The foundation of Fascism is the conception of the State, its character, its duty, and its aim. Fascism conceives of the State as an absolute, in comparison with which all individuals or groups are relative, only to be conceived of in their relation to the State. The conception of the Liberal State is not that of a directing force, guiding the play and development, both material and spiritual, of a collective body, but merely a force limited to the function of recording results: on the other hand, the Fascist State is itself conscious and has itself a will and a personality -- thus it may be called the "ethic" State....
 ...The Fascist State organizes the nation, but leaves a sufficient margin of liberty to the individual; the latter is deprived of all useless and possibly harmful freedom, but retains what is essential; the deciding power in this question cannot be the individual, but the State alone....
 ...For Fascism, the growth of empire, that is to say the expansion
of the nation, is an essential manifestation of vitality, and
its opposite a sign of decadence. Peoples which are rising, or
rising again after a period of decadence, are always imperialist;
and renunciation is a sign of decay and of death. Fascism is the
doctrine best adapted to represent the tendencies and the aspirations
of a people, like the people of Italy, who are rising again after
many centuries of abasement and foreign servitude. But empire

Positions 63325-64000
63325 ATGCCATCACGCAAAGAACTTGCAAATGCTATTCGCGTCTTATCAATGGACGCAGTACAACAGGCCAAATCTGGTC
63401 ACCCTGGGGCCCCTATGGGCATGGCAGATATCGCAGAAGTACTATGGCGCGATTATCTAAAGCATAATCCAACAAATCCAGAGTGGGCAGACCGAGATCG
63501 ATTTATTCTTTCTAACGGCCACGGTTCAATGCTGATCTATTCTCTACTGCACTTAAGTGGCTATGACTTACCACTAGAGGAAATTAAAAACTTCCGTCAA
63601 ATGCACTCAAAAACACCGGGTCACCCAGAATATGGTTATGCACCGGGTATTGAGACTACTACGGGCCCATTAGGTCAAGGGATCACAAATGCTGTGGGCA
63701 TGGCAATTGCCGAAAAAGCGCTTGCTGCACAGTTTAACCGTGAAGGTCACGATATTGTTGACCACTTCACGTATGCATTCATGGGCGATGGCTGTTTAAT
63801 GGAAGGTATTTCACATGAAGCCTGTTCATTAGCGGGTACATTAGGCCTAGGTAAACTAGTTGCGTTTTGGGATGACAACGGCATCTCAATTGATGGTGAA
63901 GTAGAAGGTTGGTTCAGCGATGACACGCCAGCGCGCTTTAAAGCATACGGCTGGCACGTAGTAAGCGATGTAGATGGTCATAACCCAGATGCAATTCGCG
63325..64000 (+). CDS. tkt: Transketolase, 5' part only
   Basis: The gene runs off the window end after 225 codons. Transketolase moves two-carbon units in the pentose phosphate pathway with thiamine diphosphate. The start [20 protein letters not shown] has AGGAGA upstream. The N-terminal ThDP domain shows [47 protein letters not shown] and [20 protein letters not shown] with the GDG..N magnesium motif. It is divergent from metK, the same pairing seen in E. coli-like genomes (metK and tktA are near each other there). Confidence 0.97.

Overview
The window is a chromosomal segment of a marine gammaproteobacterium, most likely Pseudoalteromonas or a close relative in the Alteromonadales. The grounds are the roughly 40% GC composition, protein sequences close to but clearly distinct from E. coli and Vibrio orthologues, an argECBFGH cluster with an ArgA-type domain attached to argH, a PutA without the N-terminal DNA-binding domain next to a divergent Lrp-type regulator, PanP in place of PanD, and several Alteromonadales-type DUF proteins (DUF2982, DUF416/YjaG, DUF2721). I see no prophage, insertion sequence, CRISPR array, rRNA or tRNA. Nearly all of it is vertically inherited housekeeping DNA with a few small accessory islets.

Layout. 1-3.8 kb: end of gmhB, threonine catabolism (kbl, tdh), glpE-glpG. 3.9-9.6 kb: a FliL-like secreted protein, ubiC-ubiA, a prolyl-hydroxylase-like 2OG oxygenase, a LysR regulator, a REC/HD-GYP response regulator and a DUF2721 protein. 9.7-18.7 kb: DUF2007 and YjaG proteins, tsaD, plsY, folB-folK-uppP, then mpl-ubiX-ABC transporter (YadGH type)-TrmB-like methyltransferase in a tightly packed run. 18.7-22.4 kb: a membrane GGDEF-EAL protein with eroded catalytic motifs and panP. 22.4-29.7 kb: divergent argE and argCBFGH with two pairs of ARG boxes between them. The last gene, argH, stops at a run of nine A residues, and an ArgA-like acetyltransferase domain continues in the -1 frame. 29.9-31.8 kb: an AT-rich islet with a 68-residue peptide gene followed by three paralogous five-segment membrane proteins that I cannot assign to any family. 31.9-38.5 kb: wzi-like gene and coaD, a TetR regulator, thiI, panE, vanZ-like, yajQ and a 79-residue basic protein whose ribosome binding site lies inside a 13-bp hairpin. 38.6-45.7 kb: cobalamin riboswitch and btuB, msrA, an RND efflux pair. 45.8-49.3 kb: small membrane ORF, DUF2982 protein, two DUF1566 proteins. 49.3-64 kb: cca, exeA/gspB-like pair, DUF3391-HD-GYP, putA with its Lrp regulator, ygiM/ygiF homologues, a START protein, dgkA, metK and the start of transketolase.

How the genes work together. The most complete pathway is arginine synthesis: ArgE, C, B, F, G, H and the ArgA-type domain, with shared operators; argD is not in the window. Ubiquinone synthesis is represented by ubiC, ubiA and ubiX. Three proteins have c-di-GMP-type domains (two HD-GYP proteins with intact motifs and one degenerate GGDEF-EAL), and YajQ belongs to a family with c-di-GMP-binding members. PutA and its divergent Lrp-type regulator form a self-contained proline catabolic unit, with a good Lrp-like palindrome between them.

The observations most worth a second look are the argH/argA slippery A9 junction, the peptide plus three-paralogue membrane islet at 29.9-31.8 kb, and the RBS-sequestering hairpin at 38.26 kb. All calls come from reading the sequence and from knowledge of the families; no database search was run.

demands discipline, the coordination of all forces and a deeply
felt sense of duty and sacrifice: this fact explains many aspects
of the practical working of the regime, the character of many
forces in the State, and the necessarily severe measures which
must be taken against those who would oppose this spontaneous
and inevitable movement of Italy in the twentieth century, and
would oppose it by recalling the outworn ideology of the nineteenth
century - repudiated wheresoever there has been the courage to
undertake great experiments of social and political transformation;
for never before has the nation stood more in need of authority,
of direction and order. If every age has its own characteristic
doctrine, there are a thousand signs which point to Fascism as
the characteristic doctrine of our time. For if a doctrine must
be a living thing, this is proved by the fact that Fascism has
created a living faith; and that this faith is very powerful in
the minds of men is demonstrated by those who have suffered and
died for it.
This text is part of the Internet Modern History Sourcebook.
The Sourcebook is a collection of public domain and copy-permitted
texts for introductory level classes in modern European and World
Unless otherwise indicated the specific electronic form of the
document is copyright. Permission is granted for electronic copying,
distribution in print form for educational purposes and personal
use. If you do reduplicate the document, indicate the source.
No permission is granted for commercial use of the Sourcebook.
(c)Paul Halsall Aug 1997
This text is part of the Internet Modern History Sourcebook. The Sourcebook is a collection of public domain and copy-permitted texts for introductory level classes in modern European and World history.
Unless otherwise indicated the specific electronic form of the document is copyright. Permission is granted for electronic copying, distribution in print form for educational purposes and personal use. If you do reduplicate the document, indicate the source. No permission is granted for commercial use of the Sourcebook.
(c)Paul Halsall Aug 1997